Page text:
By: Russell Bowers
As the iconic trio prepare to say goodbye to cross-Canada touring, Kevin Blackmore looks back on 35 years of ‘Nods & Winks’
It’s almost impossible to consider, but Kevin Blackmore of Buddy Wasisname and the Other Fellers admits they were “once asked by an agent to move to Toronto.” It was early in their 4-decade spanning career but the very concept “so disturbed Wayne (Chaulk) that he went home and wrote Saltwater Joys.”
Ray Johnson, Wayne Chaulk, and Kevin Blackmore are the bedrock of modern Newfoundland & Labrador music in just about any way you can measure it. Successful albums, DVD’s, independent distributors, a relentless touring act, and composers with iconic melodies and lyrics known all over the country. If there’s someone in the province who doesn’t know their music, it could be because they have been born yet.
Accordionist and singer, Johnson was already a celebrated performer having established Fishing In a Dory as one of the biggest Newfoundland hits of the 1970’s. “He was responsible the preservation of a lot of Irish/Newfoundland folk tunes,” Blackmore remembers. “When we met, I was delighted to be working with him. He’s an amazing accordion player and a really steady hand. When you’re on stage, he’s just like a rock you can rest on.”
Kevin Blackmore spent his college years plugging away as one half of the duo, Free Beer. Together with Lorne Elliott (from Madly Off In All Directions), Blackmore’s Free Beer days was a lesson in what he wanted to do in music, and what he didn’t.
“Lorne Elliott was and is a brilliant writer,” Blackmore recalls. “It was a great education for me to get out there and entertain people. It’s so immediate because people bawl at you if they don’t like what you’re doing. But it informed me about things I wouldn’t do again, like playing clubs, playing smokey rooms, drinking establishments.
“When we formed Buddy Wasisname, we had to go in another direction. That’s how we ended up doing school gymnasiums and soft seaters, and that’s all we have ever done.”
Initially, Ray and Kevin played together however, Johnson mentioned another local player and fellow teacher he wanted to bring in, Wayne Chaulk. “It was the three of us in Ray’s art room class on Tuesday nights, back in ’83 and ’84” Blackmore recalls. “Wayne and I brought our songs and influences, and Ray was just Ray with a myriad of tunes. It was at a school assembly in ’84 when we finally got up and played to any public audience.”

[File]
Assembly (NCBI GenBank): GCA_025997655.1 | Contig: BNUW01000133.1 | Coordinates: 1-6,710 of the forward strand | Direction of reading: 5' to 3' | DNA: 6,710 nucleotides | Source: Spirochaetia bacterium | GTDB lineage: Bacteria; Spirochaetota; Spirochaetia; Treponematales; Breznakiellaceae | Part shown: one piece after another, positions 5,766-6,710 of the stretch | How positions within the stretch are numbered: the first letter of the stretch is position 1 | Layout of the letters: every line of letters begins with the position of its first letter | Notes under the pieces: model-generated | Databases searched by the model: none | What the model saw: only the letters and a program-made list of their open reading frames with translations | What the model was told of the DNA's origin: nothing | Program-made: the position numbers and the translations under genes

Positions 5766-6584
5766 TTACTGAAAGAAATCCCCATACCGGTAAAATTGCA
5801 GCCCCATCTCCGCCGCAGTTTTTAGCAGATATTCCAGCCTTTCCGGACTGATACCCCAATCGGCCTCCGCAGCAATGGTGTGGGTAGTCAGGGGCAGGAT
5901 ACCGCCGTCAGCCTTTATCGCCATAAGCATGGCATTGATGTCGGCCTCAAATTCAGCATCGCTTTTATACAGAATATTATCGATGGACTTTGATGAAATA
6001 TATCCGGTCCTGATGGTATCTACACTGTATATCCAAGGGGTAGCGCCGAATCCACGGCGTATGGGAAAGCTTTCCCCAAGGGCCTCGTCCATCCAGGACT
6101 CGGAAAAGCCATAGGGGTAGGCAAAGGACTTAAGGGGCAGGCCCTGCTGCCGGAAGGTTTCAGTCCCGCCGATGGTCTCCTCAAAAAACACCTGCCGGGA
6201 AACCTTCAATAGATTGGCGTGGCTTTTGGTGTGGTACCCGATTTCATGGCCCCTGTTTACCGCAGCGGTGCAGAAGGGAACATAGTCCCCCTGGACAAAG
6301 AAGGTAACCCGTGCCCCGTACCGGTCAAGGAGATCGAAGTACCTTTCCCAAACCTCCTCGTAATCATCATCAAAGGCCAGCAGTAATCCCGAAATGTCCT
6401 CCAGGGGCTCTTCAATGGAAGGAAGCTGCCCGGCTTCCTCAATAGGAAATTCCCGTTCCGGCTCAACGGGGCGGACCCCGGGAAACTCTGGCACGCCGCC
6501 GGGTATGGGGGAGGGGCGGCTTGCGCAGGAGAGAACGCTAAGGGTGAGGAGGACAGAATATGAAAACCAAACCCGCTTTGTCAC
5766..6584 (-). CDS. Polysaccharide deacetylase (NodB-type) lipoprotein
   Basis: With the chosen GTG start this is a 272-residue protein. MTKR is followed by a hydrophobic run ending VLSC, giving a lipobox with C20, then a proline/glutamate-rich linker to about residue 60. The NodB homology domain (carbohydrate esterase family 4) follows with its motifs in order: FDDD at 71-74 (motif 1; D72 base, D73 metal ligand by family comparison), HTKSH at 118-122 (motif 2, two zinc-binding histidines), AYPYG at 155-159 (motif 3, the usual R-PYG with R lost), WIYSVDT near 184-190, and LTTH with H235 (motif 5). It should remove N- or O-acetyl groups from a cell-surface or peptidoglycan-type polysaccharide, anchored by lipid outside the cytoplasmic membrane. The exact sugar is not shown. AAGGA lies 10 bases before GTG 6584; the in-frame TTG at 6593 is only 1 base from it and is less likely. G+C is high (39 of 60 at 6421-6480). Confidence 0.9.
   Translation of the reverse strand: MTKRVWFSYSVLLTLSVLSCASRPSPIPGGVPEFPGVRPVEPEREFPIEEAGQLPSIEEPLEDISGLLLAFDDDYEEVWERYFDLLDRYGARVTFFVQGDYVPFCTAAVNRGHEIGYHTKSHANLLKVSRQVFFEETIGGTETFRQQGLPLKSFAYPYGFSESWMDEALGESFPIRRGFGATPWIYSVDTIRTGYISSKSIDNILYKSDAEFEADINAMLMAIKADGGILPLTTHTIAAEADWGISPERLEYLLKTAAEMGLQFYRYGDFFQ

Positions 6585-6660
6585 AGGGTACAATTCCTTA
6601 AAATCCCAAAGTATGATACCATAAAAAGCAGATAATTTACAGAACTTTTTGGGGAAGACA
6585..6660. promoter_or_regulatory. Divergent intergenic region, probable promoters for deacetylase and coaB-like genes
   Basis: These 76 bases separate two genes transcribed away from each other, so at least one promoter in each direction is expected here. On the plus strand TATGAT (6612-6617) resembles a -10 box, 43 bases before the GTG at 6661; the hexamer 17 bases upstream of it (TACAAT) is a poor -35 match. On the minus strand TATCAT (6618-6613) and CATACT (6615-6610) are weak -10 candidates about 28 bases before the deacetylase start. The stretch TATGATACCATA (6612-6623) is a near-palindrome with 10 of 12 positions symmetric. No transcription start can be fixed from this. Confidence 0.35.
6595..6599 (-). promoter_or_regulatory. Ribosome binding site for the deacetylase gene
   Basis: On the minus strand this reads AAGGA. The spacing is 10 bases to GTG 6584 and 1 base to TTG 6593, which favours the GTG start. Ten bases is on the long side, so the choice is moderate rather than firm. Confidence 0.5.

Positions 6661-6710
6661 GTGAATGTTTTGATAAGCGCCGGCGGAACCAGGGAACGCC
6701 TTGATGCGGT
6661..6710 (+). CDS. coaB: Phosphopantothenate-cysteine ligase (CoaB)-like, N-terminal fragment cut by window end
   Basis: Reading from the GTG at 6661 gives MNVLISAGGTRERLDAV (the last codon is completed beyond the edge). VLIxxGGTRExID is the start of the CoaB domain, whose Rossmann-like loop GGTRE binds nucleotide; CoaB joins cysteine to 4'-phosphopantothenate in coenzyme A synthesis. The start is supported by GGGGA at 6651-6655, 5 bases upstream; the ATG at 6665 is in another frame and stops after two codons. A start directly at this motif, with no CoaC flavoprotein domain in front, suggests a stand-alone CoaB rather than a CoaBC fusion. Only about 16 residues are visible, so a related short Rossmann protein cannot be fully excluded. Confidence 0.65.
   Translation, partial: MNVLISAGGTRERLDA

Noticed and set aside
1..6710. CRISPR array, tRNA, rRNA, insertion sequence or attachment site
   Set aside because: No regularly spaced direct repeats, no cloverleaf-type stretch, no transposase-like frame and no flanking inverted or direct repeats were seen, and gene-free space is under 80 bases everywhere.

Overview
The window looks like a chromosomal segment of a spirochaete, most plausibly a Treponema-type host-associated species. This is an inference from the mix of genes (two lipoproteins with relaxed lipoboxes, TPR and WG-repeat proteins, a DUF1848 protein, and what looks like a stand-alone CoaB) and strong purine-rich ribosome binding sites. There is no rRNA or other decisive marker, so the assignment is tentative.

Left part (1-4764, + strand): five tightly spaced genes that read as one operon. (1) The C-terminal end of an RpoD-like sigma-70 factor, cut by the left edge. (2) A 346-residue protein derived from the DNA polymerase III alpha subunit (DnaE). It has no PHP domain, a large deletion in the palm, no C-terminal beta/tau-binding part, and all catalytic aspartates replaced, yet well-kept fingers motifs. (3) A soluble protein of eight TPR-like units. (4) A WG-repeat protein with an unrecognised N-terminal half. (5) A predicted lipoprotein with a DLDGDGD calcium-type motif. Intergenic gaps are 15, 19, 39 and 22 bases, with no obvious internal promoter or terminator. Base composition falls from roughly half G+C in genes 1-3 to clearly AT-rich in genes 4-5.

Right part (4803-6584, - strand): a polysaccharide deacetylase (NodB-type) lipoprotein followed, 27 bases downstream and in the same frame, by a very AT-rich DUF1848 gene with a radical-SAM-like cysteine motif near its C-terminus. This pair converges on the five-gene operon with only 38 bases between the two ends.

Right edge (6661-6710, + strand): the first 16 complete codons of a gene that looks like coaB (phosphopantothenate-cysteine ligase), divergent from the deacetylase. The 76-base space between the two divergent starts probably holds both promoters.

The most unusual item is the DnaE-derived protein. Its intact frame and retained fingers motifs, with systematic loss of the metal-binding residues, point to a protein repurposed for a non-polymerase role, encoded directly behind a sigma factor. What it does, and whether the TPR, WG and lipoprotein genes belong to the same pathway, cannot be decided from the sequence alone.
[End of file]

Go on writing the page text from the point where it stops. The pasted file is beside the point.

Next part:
The trio’s first record, 1986’s Makin’ for the Harbour may have heralded a new sound, but the disc came after three years of the band getting to know each musically. Wayne Chaulk and Ray Johnson were both teachers with the band operating as a weekend gig with a few summer festivals. By 1987, demand for live appearances were growing and after 2 year-long sabbaticals proved that live shows could replace teaching salaries, their fate was set and Buddy Wasisname and the Other Fellers was a full-time reality.
Touring Canada soon became a way of life. “We call it guerilla touring,” Blackmore laughs. “You go out there for the most intense two weeks you can, carry back all the money you can, but there’s never a question of leaving home.”
However, leaving home for weeks at a time for 30+ years has taken a toll on the three men. They have missed large chunks of the calendar for their families and with all three now circling their 70’s & 70’s, they have decided to call time on stagework off the island. They wrap up their Canadian concert life with shows in Alberta during the month of October.
“I’ve never been a neo-Newfoundlander,” Blackmore declares, “but what the touring has given us is an enormous appreciation of what Canada is. We’ve been allowed to get into more than 350 towns, been able to speak to and be entertained by people in those northern communities to all those cities and towns in the south.
“That hasn’t changed us or the source of the character types in our humour. What it’s done is make us more enlightened and educated.”
Summing up a 35-year career with 20 albums, 5 DVD’s, and countless live shows can be a tall task. However, the music and mirth of Buddy Wasisname and the Other Fellers would be classic if all they did was reinforce a love of Saltwater Joys and a deep belief that “I got to get me moose, b’y.”
Kevin Blackmore looks at this one last trip across Canada as a sign of other things. “We are aware, the times they are a-changin’,” he ponders. “It’s not so easy to do what we did. People starting out now don’t get the breaks we did. You have to rent halls at exorbitant rates, there’s no breaks in the airfare or hotels industry.
“The aspect of touring is complex and difficult and I wonder if there will be an erosion in the business for the set that comes after us.”
“But we won’t disband. We still love playing together and having fun.”
For more on Buddy Wasisname and The Other Fellers visit buddywasisname.com